For Henry, the new calendar is worth it because of how much time and effort goes into revising the calendar each year. He first got into the idea of calendar reform while having to yet again update lecture dates and syllabi for his students. He quickly discovered that there were calendar-reform advocates with suggestions on how to do away with that problem, he said.

Image: Permanent calendar
JHU
The Hanke-Henry Permanent Calendar would stay the same every year, but every five or six years, an extra week called "Xtr" would be added to adjust for seasonal drift. For a larger version of the calendar, check http://henry.pha.jhu.edu/calendar.html

"My heart sank, and I thought, 'Oh my god, I don't want to get involved in calendar reform. It's the stupidest waste of time. It's hopeless,'" Henry said.

But he put the Hanke-Henry calendar online anyway, weathered a storm of publicity, and watched nothing come of it. This time, he said, he's hoping that the influence of Hanke, the economist, will spur real interest in change.

To Hanke, the need for a new calendar goes beyond the annoyance of out-of-date syllabi. Calculations for interest payments, for example, are complicated by the irregularity of months. Different financial entities deal with these irregularities differently, meaning that the amount of interest accrued depends not just on time, but on who did the calendar-related math. The Hanke-Henry calendar would do away with these irregularities, streamlining the process, Hanke and Henry wrote in the January 2012 issue of Globe Asia magazine.

The new calendar would also be more business-friendly, the researchers wrote. Meetings and holiday time off would be easier to schedule. Other businessmen's attempts at calendar reform, including one by Eastman Kodak founder George Eastman, failed because they didn't always maintain Sundays as weekends, disrupting the Sabbath for Christians. The Hanke-Henry calendar doesn't have that problem.

"The natural date for the introduction of these changes is 1 January 2012, because it is a Sunday in both the current Pope Gregory calendar and the simple, new calendar," the researchers wrote.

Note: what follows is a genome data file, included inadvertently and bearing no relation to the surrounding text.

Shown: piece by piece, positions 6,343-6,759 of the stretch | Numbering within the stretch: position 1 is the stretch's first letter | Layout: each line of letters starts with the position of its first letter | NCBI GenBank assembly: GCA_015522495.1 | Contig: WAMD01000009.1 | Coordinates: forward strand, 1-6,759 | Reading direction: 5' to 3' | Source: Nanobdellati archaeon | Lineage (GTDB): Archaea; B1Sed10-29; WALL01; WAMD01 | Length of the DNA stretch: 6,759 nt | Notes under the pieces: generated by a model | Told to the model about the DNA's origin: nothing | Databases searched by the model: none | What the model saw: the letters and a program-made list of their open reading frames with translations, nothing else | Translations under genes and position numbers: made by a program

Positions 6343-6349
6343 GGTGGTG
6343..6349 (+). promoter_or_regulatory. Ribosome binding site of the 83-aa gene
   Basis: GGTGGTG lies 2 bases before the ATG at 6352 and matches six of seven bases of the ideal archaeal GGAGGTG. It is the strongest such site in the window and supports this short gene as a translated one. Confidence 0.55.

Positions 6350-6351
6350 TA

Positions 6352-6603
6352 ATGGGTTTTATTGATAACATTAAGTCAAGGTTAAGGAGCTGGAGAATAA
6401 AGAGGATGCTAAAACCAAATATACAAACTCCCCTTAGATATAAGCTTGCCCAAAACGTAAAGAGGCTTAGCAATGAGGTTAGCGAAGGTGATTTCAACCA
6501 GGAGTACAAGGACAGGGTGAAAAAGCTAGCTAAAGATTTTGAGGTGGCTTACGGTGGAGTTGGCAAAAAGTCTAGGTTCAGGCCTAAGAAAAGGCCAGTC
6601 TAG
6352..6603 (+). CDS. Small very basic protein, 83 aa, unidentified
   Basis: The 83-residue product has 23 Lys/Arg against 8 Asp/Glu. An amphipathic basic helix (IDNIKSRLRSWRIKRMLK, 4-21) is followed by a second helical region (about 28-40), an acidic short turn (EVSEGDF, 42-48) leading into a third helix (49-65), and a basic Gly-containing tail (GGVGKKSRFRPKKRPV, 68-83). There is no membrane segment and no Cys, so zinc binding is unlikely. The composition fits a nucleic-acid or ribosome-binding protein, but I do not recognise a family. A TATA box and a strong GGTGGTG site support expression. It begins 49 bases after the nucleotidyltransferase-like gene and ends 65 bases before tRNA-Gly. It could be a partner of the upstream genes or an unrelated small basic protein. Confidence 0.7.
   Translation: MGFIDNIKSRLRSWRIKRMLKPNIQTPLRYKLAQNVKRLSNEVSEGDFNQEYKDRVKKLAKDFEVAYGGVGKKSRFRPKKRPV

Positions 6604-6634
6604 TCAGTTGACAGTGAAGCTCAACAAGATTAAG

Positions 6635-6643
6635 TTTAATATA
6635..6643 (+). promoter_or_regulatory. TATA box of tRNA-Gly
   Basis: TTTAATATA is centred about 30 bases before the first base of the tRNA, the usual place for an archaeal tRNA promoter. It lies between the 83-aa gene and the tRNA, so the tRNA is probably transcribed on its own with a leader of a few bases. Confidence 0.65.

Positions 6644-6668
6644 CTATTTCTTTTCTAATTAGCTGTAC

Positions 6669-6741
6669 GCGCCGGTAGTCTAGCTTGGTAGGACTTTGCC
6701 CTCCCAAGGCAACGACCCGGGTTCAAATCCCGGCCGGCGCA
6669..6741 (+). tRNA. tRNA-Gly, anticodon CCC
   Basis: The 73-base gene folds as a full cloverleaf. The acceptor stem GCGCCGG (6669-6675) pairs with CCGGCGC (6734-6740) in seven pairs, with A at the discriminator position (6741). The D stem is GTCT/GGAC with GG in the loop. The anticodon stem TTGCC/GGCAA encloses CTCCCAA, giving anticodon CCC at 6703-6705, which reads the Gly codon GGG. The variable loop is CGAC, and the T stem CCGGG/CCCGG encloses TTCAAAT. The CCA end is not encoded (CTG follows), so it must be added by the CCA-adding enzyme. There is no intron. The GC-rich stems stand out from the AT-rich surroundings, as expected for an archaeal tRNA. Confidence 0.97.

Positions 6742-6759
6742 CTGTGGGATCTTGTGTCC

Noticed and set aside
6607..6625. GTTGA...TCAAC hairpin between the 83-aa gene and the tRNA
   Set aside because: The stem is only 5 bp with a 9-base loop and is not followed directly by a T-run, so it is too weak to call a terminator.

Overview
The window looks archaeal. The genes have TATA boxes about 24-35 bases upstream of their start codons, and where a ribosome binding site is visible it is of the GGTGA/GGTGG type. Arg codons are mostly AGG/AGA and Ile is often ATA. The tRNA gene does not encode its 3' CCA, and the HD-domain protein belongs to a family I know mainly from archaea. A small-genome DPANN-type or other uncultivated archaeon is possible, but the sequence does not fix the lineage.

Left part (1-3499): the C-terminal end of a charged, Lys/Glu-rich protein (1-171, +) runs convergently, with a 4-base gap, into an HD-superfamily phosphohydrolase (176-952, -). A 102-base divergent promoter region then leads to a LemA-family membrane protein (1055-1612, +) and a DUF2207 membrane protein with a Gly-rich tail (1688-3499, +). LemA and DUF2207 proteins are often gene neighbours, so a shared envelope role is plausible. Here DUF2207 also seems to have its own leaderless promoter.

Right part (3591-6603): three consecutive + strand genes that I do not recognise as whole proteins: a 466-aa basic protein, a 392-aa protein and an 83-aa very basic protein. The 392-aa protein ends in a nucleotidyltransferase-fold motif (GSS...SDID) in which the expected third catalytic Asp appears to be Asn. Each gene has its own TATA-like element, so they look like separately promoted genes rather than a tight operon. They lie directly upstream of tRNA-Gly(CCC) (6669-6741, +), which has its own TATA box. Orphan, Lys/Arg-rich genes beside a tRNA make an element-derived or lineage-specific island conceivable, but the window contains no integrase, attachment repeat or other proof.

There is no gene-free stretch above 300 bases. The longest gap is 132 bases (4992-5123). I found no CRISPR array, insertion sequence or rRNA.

While that would not be enough time to update computers to the new calendar, he said, the target for complete technical adoption could be January 1, 2017, when the Gregorian year again begins on a Sunday.

From 2004: Pros and cons of the calendar remake

When's my birthday?
But no matter how simple Hanke and Henry's suggestion is, it faces high psychological barriers.

"My favorite reason it shouldn't be done is, 'But my birthday will always be on a Wednesday!'" Henry said. "Of course the answer to that is you can celebrate your birthday whenever you want."

Another problem: "To my extreme annoyance, my calendar contains four Friday the 13ths each year," Henry said. "Isn't that awful?"

Nonetheless, Henry has some hope for a simpler calendar. After all, he said, smoking has gone from completely acceptable to often banned in public, in just a few short decades. The federal government once managed to institute a nationwide speed limit of 55 miles per hour. And despite centuries of habit, no one says "Peking" anymore when they mean "Beijing."

"Real change is possible," Henry said.

You can follow LiveScience senior writer Stephanie Pappas on Twitter sipappas. Follow LiveScience for the latest in science news and discoveries on Twitter @livescience   and on Facebook.

© 2012 LiveScience.com. All rights reserved.